Thousands of women in cities across America and around the world will be going topless on the public streets today in observance of “Go Topless Day,” an offshoot of “Women’s Equality Day.” The event is organized by the organization Go Topless, which seeks the constitutional “right” for women to go bare-chested as part of a national gender equality movement. Thousands more are expected to attend the “Go Topless Day” observances as onlookers, including police officers, who reportedly do little to nothing to interfere with the rallies.
“Centuries of patriarchal, top-down religious education have trained women to be subservient to men, to be only child bearers and homemakers and to remain chaste. We must remember that it was less than 100 years ago that women finally won the right to vote in this country,” stated Go Topless president Nadine Gary. “Today, their emancipation is expanding to all aspects of life.”
Events are scheduled to take place in 30 cities worldwide, with the majority occurring in the United States. New York City, New York; Madison, Wisconsin; Asheville, North Carolina; Nashville, Tennessee; Richmond, Virginia; Austin; Texas; Miami Beach, Florida; Seattle, Washington and Phoenix, Arizona are among the many municipalities that will be participating.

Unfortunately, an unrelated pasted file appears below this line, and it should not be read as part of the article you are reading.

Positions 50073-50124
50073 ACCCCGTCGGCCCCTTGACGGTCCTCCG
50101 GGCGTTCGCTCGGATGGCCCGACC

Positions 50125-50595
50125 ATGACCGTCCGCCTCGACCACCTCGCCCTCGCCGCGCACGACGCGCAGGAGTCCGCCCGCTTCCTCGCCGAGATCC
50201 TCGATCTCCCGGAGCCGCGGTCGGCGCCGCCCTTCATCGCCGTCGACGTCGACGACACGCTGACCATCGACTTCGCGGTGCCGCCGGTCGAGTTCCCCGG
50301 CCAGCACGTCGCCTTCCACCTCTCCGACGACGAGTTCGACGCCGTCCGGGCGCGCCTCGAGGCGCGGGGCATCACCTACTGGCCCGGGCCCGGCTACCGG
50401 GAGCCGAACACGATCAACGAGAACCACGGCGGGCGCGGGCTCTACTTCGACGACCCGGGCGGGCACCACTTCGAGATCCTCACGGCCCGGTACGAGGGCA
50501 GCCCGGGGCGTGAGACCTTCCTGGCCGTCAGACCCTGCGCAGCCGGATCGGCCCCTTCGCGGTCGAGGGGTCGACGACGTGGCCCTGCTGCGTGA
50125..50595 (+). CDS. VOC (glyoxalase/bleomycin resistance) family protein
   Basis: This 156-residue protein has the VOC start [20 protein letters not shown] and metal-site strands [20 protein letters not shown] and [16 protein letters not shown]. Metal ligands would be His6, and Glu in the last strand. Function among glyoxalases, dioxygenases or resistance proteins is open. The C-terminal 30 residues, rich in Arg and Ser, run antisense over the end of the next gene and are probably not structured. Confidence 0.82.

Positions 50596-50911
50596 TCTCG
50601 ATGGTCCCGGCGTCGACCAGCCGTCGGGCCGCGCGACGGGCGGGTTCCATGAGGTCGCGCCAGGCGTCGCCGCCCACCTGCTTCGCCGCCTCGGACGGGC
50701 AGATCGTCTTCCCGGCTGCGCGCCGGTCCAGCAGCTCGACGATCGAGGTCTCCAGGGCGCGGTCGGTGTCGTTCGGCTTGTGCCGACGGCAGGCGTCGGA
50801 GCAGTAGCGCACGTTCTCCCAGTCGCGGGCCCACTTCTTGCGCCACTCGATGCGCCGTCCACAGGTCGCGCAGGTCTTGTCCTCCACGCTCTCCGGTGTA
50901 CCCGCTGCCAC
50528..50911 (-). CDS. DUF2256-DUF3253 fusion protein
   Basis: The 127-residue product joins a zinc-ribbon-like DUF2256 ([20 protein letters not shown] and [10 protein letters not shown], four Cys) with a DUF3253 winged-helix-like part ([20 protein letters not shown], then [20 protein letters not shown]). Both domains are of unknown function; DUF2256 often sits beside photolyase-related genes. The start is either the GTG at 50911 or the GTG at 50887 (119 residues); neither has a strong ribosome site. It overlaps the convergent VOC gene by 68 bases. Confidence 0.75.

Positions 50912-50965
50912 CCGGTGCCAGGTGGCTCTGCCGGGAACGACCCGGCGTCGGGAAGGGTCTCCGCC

According to Go Topless, not only are women urged to bare their breasts at the event, but “[t]o show their support, men are encouraged to wear a bikini top.”
Asheville, North Carolina is at the focus of this year’s “Go Topless” observance, since there has been much controversy in the city about the matter. The Asheville protest was organized by Jeff Johnson of Huntsville, Alabama, the 59-year-old manager of Over the Rainbow Pediatrics, who also serves as a children’s baseball and basketball coach and the youth entertainer “Sparkles the Clown.”